5. Letting Someone Else be a Good Friend to You

Were you the person who needed that pick-me-up today? Being open to help and support is just as important as offering it to the important people in our lives who need it.

6. Thinking a Positive Thought about Yourself

Disappointment, judgment, and criticism are such powerful factors in our self-talk every day. But, if we are able to find one nugget of positivity in the way we speak to ourselves, consider it a victory. Even if it’s simply “I tried today”, take it as a win. You were nice to yourself when you needed it.

7. Having patience with your growth

Living in such a demanding and busy society can take its toll. We can end up expecting a whole lot more from ourselves than we can reasonably give. It is important to remember this fact when we take the time to reflect on our overall progress with personal goals or development. Consider a person you really admire: did they obtain the traits you love overnight? No! They struggled and stumbled and learned along the way – just like you are doing. It’s all a part of the process.

By: Katie Medlock      October 7, 2017
 
source: www.care2.com


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Fun Fact Friday

  • It takes your brain approximately 90 seconds to decide whether or not you like someone.

  • Pineapples are not a single fruit, but a group of berries that have fused together.

  • Self confidence is the most attractive quality a person can have.

  • On average, a 4-year-old child asks 437 questions a day.

Happy Friday!
 source:   factualfacts.com   https://twitter.com/Fact   @Fact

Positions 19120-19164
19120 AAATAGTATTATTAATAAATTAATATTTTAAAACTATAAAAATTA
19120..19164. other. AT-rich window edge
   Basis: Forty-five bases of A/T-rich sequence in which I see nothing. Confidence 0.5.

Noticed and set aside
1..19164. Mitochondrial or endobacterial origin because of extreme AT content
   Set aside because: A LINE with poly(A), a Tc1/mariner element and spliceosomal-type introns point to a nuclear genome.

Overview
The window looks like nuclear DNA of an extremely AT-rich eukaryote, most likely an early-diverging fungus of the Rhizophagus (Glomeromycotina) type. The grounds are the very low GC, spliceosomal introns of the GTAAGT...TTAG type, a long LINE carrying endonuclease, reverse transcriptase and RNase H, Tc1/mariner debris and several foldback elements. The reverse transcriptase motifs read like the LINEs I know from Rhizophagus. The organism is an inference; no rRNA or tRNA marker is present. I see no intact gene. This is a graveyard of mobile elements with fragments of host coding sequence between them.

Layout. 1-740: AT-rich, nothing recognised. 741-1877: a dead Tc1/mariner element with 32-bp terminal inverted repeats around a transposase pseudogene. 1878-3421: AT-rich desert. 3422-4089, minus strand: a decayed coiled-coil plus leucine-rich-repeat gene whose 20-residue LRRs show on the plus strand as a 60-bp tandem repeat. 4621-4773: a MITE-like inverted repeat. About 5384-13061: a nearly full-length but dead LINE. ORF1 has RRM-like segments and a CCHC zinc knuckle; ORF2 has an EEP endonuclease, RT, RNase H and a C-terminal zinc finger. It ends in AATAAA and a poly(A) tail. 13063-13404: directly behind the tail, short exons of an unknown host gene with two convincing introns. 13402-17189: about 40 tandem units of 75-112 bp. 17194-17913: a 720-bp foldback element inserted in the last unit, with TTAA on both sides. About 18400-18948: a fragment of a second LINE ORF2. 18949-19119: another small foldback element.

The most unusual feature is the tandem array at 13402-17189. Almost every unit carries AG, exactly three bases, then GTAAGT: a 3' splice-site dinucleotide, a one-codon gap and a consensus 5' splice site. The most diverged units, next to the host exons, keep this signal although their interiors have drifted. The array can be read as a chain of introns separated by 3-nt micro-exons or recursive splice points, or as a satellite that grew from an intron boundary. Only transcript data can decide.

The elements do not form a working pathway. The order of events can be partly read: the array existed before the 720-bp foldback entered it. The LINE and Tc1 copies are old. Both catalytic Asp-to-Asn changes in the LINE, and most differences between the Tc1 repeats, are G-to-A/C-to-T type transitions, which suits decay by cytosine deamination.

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A Birthday Introspection

One of the best things I like about birthdays is the opportunity to reflect. For better or for worse, I tend to do this often enough, but especially at this time even more so.

I love me. It’s been quite a journey to get to a place where I can say that. There have been many, many days where my self esteem has been very poor (and there are still days where insecurities temporarily win battles) … but I now am at a place in my life where I can say that I am proud of who I strive to be and some of the twists and turns that have brought me here.

It’s a funny thing … you have to love yourself to be successful, yet you have to also try not to be too self centered. Self love, empathy, gratitude, focussing on the positive aspects of life, being able to forgive yourself , trying to be humble – yet confident… all these aspects of trying to strike a balance to be a thriving, healthy, successful individual. It’s hard to be objective about yourself … I hope I am close to that sweet spot somewhere in that healthy middle ground … all I can do is try my best.

Who am I? How did I get here? How’s life?

There are many things I love about who and where I am today … I am healthy, debt free, active and proud of many things. I am far from perfect, but I hope that my intentions lead me to positive places more often than not..

One of the things I struggle with at times these days is that inside I still feel like I`m in my late 20`s … but physically, I am quite a bit older. I`m sure that`s a common thing … I feel younger than I am, and in many ways that`s good. They say “you’re as young as you feel”  🙂

I try to continue grow, improve, and learn. I aim to be open, to be aware and empathetic. I look for win – win opportunities and strive to make the world a better place in little ways here and there.

I have had a fun and interesting journey …
I’ve been a wolf cub, a roadie, an extra, a delivery driver, and actor, a Dee Jay, a cab driver, a husband, a waiter, a salesman, a draftsman, a stage manager, a step father … I am an educator, a traveler, a web designer, a blogger, a cyclist, a volleyball player… and the journey continues 🙂